Again, the memories of that time came flooding back, as I recalled the idealism of entering a new school, hoping that I might meet a girl or go to a bunch of wild parties and live the experience I had so often seen on television. Just as eighth grade ended with disappointment, high school - while containing some rich experiences - was far more limited than expected, and college followed more or less the same track. I immediately want to say that, looking back, it wasn’t as bad as I thought it was, and yet when I watched Bo Burnham on Jimmy Kimmel, he mentioned that we have a tendency to romanticize that period when, in fact, it actually was, many times, a difficult and disappointing experience.
Kayla asks her dad to light a fire so that she can burn the age box, apologizing for being the way she is. So begins a monologue from the dad that reminded me of Michael Stuhlbarg’s speech in Call Me By Your Name (2017), in that it was about a third longer than it needed to be, as he breaks down how proud he is of his daughter and the fact that she’s able to do so much without him. In one of the more enlightening explanations of parenting, he mentions how scared he was of being a good single parent, realizing that she was developing and maturing all without his help; and that he simply got to sit back, watch, and offer his general guidance, making Kayla’s complete disinterest in their relationship all the more heartbreaking.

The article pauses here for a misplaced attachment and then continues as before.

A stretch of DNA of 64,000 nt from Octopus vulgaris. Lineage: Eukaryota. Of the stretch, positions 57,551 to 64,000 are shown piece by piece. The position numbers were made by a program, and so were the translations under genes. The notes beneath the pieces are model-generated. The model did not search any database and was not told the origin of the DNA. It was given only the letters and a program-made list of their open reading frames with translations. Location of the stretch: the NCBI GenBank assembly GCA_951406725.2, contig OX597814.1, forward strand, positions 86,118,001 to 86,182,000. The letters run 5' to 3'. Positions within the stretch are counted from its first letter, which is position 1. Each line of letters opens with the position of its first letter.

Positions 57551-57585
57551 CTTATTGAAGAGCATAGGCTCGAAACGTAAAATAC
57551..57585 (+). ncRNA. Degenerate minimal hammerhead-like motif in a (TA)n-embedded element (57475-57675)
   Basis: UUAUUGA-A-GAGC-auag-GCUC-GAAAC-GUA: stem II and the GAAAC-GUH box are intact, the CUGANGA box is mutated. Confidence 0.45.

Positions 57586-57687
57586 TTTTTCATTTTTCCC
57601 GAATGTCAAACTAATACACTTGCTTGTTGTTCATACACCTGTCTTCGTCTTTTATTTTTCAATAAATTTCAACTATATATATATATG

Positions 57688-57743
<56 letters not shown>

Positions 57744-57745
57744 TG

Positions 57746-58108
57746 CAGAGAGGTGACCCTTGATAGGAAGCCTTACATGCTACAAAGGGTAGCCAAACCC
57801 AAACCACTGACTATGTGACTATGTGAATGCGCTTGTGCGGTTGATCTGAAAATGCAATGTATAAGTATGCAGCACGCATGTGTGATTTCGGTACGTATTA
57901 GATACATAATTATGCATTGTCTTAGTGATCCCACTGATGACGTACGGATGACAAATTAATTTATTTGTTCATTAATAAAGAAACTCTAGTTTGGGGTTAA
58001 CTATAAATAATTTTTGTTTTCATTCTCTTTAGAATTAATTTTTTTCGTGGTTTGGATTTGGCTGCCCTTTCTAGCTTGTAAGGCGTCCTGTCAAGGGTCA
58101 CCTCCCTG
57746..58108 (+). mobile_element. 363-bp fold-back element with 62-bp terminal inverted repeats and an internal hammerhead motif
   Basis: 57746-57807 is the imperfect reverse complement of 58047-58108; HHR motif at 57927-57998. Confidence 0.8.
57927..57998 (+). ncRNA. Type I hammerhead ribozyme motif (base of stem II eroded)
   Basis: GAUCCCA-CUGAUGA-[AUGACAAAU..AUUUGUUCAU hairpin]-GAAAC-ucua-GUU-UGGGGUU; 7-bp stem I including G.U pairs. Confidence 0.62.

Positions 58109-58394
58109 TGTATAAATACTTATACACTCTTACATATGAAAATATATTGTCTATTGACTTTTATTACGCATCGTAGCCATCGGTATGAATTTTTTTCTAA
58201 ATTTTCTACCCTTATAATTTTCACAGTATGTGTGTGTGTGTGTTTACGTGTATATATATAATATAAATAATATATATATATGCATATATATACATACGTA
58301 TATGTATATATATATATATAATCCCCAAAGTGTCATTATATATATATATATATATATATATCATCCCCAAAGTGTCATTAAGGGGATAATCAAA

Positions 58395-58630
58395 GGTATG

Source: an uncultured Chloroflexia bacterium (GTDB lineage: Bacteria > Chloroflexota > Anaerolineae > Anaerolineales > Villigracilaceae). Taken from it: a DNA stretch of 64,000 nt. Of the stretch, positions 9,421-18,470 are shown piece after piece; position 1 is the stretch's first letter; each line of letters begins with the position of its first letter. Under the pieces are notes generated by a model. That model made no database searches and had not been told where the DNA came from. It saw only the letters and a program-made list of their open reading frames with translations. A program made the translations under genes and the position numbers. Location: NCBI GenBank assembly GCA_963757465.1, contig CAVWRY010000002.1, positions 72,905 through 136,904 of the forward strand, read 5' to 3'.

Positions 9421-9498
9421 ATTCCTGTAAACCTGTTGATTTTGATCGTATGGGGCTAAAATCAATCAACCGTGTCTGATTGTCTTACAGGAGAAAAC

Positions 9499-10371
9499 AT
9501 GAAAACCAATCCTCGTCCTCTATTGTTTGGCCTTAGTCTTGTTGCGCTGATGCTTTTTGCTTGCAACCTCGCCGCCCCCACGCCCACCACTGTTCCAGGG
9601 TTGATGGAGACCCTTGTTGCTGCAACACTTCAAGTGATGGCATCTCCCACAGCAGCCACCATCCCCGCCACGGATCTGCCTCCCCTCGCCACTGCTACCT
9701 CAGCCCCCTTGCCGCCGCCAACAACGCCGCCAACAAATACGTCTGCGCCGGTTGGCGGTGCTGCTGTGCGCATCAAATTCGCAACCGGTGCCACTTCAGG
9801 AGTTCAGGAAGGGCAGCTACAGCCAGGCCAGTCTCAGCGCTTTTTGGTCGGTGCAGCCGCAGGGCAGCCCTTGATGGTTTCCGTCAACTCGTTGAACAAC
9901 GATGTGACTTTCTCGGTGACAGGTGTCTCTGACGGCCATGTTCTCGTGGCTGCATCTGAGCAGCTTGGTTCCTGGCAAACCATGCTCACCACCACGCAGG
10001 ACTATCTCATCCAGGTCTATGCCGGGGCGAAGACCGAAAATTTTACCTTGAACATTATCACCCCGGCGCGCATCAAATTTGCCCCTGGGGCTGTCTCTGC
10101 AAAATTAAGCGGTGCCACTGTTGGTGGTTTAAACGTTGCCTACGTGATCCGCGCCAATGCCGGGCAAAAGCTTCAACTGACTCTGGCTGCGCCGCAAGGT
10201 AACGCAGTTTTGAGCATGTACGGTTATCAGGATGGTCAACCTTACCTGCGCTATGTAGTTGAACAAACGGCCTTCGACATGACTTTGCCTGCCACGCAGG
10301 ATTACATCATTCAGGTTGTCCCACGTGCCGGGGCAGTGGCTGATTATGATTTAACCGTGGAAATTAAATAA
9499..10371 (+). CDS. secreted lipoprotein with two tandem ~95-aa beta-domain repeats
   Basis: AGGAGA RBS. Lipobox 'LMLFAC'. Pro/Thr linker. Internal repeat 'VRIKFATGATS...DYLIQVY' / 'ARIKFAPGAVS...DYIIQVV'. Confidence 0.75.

At graduation, Kayla works up the courage to confront Kennedy, refusing to make eye contact and struggling to find the words to properly tell her off, but getting her point across. All she tries to be is nice and there’s no reason that Kennedy has to be so mean; providing one of the most satisfying bully confrontations that I’ve seen in years. Kayla makes another video, explaining to her audience about how she’s always nervous, feeling as though she’s about to get onto a roller coaster, except the feeling never stops. In another interview, Burnham mentions how the film was his attempt to explore his own anxieties, and so while I didn’t think the scene was absolutely necessary (as for all the outcasts who aren’t struggling with the disorder, it felt a bit alienating; that is, if they don’t have anxiety, is it their fault at that point?) I also respect and admire Burnham's ability to take his personal experiences and apply it to such a unique world.
The closing scene has Kayla ending up at Gabes, providing one of the most hilarious moments of the film, as again, Jake Ryan somehow is able to create a character that feels like an awkward 40-year old man trapped in the boy of an eighth grader; making me thrilled for what else this kid will go on to do.
It’s a film that took me back to a period that is far too easy to idealize; in which the memories came rushing back; of searching for a place to fit and the disappointment of those struggles seems to never end. Burnham achieved the miraculous; of being able to use words, images, and sounds to capture moments of the past which we can all share. It’s a film about a time we all go through that’s unlike anything I’ve seen.
BELOW: Some of the most authentic teen dialogue I've ever heard; back when years difference felt like decades